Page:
What if it’s 2008, but with corporate debt instead of mortgage debt and comparatively little room for monetary stimulus? That’s what my colleague, Andreas Kern, argues in a piece at The Conversation.
All American companies are currently sitting on a record US$15.5 trillion in debt, equivalent to about two-thirds of U.S. GDP. Unfortunately, this debt was not primarily used to finance expansion and growth but more commonly to jack up stock prices through dividends, stock buybacks and acquisitions.
The problem will come when the party stops – when interest rates begin rising and companies, particular the ones that took more risks, can’t refinance or pay back their debts. This is what turns a credit boom into a financial crisis, as happened in 2008.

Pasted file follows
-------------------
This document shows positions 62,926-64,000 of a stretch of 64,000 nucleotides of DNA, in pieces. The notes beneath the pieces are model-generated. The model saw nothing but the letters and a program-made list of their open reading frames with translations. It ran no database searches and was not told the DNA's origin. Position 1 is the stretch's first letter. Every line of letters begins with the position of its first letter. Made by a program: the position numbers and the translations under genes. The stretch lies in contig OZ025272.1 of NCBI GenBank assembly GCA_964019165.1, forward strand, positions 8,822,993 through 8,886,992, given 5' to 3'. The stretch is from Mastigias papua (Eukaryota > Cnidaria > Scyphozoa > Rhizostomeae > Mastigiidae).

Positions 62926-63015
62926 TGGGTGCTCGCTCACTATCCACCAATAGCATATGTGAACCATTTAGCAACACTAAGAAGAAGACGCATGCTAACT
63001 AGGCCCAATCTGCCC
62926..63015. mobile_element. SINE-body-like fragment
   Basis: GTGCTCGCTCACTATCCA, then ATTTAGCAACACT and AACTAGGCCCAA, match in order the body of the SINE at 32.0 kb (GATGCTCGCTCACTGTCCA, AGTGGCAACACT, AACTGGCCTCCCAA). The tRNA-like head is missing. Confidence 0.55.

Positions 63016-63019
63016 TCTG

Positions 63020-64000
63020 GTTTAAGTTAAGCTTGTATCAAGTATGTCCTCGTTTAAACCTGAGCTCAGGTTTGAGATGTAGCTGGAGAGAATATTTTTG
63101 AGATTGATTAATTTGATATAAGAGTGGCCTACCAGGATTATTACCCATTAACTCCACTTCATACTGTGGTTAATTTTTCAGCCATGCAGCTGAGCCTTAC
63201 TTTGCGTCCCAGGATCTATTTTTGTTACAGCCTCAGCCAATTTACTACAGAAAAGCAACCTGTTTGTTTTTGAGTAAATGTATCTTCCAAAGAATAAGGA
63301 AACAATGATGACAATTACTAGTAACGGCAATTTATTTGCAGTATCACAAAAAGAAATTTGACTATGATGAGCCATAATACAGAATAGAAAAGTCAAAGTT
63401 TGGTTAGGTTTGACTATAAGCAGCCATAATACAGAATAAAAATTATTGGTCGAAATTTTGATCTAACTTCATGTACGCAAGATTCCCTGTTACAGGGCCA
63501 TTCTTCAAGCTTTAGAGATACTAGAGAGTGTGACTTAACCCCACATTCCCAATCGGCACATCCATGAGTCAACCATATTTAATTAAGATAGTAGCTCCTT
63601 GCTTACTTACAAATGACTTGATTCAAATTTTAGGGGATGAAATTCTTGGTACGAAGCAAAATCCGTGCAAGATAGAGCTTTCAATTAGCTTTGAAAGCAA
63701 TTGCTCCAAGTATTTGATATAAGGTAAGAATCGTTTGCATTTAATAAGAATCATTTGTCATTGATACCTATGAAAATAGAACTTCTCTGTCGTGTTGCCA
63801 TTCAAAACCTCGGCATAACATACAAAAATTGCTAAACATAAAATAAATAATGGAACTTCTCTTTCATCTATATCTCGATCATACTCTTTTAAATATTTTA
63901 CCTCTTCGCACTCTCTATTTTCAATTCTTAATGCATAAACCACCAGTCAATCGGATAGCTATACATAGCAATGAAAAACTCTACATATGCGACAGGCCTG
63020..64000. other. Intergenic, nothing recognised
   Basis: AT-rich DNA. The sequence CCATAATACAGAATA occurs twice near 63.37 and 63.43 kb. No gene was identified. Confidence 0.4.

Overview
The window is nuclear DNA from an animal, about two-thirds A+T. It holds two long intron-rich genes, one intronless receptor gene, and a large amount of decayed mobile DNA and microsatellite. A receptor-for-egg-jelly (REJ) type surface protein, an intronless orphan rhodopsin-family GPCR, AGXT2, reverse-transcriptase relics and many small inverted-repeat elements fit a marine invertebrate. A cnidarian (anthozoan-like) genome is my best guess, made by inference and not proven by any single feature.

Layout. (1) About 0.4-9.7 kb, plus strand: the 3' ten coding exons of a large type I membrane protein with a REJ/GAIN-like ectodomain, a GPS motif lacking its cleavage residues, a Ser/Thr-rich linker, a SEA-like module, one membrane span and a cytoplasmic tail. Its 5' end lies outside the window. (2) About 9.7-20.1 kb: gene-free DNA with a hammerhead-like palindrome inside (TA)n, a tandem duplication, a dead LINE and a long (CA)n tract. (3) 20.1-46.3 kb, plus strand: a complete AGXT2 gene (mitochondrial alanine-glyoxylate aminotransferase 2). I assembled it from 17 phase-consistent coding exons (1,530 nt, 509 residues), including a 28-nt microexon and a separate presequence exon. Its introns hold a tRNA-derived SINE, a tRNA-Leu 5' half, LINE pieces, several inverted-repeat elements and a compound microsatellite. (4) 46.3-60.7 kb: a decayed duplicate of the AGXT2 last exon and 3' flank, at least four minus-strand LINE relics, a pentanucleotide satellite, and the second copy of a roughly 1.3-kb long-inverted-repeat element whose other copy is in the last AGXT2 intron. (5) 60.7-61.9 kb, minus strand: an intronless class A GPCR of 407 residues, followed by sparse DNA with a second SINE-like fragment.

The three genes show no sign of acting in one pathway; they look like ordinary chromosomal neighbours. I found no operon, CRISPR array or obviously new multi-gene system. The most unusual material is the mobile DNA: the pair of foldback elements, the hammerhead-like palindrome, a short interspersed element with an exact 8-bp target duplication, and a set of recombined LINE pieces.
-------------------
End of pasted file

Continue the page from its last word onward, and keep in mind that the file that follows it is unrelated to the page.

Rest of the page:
The IMF estimates that half of corporate debt – excluding small businesses – is high risk, or junk rated, which has a much higher chance of default than investment grade debt.
What makes the situation even worse is that $660 billion of companies’ so-called leveraged debt is held in collateralized loan obligations that have been sold to a variety of investors and financial institutions. While this has helped keep rates even lower, a rise in delinquencies and defaults would cause losses in this market as well and a stampede of selling by investors.
Go read the whole, etc.